LOS ANGELES (April 4, 2018) On the 50th anniversary of the assassination of Dr. Martin Luther King, Jr., AIDS Healthcare Foundation (AHF), the largest global AIDS organization, honors and celebrates the life and legacy of the iconic, inspirational slain civil rights leader by standing in solidarity with those carrying on his legacy with the ongoing fight for civil rights and social justice both across the country and around the world.

Earlier this year, AHF celebrated the memory of Dr. King and his accomplishments by dedicating its 2018 Rose Parade® float entry as a tribute to Dr. King. The float, which took months to craft (see time-lapse MLK float construction video here), featured a recreation of the Edmund Pettus Bridge, which King and other icons of the civil rights movement marched across in 1965 in what became known as ‘Bloody Sunday,’ when armed policemen attacked civil rights demonstrators with billy clubs and tear gas. Rising at the back of the float was a rendering of ‘Stone of Hope’ granite statue of MLK on the National Mall in Washington. (see AHF MLK Rose Parade Flickr photo album here)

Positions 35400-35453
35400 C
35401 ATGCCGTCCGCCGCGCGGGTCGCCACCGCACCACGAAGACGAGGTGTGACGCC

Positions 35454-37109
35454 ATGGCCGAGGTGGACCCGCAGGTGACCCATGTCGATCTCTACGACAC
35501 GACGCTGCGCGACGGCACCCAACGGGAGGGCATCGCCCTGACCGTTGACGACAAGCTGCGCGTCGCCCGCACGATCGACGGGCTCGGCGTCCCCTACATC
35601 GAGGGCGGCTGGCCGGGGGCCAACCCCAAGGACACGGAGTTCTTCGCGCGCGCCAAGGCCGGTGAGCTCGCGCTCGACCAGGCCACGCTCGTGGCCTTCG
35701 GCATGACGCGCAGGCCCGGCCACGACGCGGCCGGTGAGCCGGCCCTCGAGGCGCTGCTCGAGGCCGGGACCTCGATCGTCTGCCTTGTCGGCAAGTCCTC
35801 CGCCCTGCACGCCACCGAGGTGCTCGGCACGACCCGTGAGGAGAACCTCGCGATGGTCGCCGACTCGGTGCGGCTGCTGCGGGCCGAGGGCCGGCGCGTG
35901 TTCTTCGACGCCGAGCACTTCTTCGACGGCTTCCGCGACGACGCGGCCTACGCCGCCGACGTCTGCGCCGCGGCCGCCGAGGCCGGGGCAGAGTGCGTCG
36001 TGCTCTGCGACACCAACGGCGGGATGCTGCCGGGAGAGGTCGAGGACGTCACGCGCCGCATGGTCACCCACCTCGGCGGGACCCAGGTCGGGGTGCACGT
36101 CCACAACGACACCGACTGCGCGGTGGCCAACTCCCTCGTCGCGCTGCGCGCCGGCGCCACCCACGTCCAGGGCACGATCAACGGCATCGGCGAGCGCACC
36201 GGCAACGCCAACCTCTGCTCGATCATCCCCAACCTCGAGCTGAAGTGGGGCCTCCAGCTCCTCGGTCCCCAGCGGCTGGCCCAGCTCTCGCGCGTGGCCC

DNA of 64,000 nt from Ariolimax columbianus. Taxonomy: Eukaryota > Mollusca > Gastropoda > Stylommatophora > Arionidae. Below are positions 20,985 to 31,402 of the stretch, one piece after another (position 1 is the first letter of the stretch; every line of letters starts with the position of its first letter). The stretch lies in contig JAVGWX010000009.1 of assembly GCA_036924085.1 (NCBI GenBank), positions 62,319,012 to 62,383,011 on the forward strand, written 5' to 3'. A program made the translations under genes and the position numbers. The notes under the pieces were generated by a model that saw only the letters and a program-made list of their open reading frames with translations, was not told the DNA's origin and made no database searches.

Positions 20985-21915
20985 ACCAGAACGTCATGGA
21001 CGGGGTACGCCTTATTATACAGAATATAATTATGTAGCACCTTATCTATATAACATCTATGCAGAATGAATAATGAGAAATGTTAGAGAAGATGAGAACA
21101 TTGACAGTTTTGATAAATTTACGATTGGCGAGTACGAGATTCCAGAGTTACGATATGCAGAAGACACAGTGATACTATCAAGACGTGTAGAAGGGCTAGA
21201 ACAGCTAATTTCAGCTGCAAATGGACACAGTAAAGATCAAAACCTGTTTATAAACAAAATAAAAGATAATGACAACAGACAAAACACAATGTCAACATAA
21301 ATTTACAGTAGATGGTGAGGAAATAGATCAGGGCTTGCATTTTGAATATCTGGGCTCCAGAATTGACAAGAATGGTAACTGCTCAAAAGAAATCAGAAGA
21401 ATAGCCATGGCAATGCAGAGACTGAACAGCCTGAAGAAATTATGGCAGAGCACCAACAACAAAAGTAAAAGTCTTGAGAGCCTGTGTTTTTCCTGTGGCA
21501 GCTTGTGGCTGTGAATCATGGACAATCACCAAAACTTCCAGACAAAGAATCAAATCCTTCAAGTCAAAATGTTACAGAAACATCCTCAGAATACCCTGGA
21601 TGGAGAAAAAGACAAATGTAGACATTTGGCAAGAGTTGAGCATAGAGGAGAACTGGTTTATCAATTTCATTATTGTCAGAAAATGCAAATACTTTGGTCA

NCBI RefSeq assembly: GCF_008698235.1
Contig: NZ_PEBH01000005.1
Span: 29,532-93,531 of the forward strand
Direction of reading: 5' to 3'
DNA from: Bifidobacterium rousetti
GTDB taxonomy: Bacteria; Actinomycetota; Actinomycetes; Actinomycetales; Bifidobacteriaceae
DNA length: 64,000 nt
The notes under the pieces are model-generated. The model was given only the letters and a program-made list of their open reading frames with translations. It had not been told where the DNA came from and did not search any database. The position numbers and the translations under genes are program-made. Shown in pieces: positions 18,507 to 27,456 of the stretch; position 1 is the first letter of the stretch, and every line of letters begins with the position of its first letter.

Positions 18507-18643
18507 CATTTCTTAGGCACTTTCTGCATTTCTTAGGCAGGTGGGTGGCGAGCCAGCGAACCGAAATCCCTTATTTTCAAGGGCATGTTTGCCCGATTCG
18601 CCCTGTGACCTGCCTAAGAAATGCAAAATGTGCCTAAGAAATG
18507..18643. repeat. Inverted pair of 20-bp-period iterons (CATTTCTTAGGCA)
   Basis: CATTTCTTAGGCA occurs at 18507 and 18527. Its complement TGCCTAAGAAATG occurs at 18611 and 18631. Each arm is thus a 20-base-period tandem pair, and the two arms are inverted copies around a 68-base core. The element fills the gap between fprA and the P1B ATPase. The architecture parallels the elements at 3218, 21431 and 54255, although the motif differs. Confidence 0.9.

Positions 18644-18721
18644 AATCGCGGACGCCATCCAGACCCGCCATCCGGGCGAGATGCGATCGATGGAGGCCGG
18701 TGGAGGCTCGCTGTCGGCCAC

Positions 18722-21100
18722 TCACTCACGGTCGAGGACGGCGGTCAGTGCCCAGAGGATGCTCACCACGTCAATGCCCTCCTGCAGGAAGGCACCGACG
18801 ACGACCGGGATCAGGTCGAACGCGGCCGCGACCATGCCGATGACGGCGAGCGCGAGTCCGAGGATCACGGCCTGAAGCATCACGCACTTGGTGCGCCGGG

“AHF looks back in honor and forward in hope as the world marks the fiftieth anniversary of the passing of Dr. Martin Luther King, Jr. today,” said Michael Weinstein, President of AIDS Healthcare Foundation. “Dr. King was an icon and inspiration the world over. We honor and celebrate his legacy and stand in solidarity with those on the front lines who each day try to carry on the unfinished work in the battle for civil rights and social justice.”

More than 50 years ago, in less widely known remarks of his that have particular resonance on this anniversary, Dr. King himself wrote:

“We are now faced with the fact that tomorrow is today. We are confronted with the fierce urgency of now. In this unfolding conundrum of life and history, there ‘is’ such a thing as being too late. This is no time for apathy or complacency. This is a time for vigorous and positive action.”

Dr. Martin Luther King, Jr.

Over the past few years, AHF, which has a strong presence in minority communities disproportionately impacted by HIV/AIDS, has spearheaded several ‘AIDS is a Civil Right Issue’ community forums, and last summer launched a nationwide #StandAgainstHate media, billboard and advocacy campaign to take on the hatred, racism and burgeoning white supremacy movement so brutally unmasked by the deadly protests in Charlottesville, Virginia and its aftermath.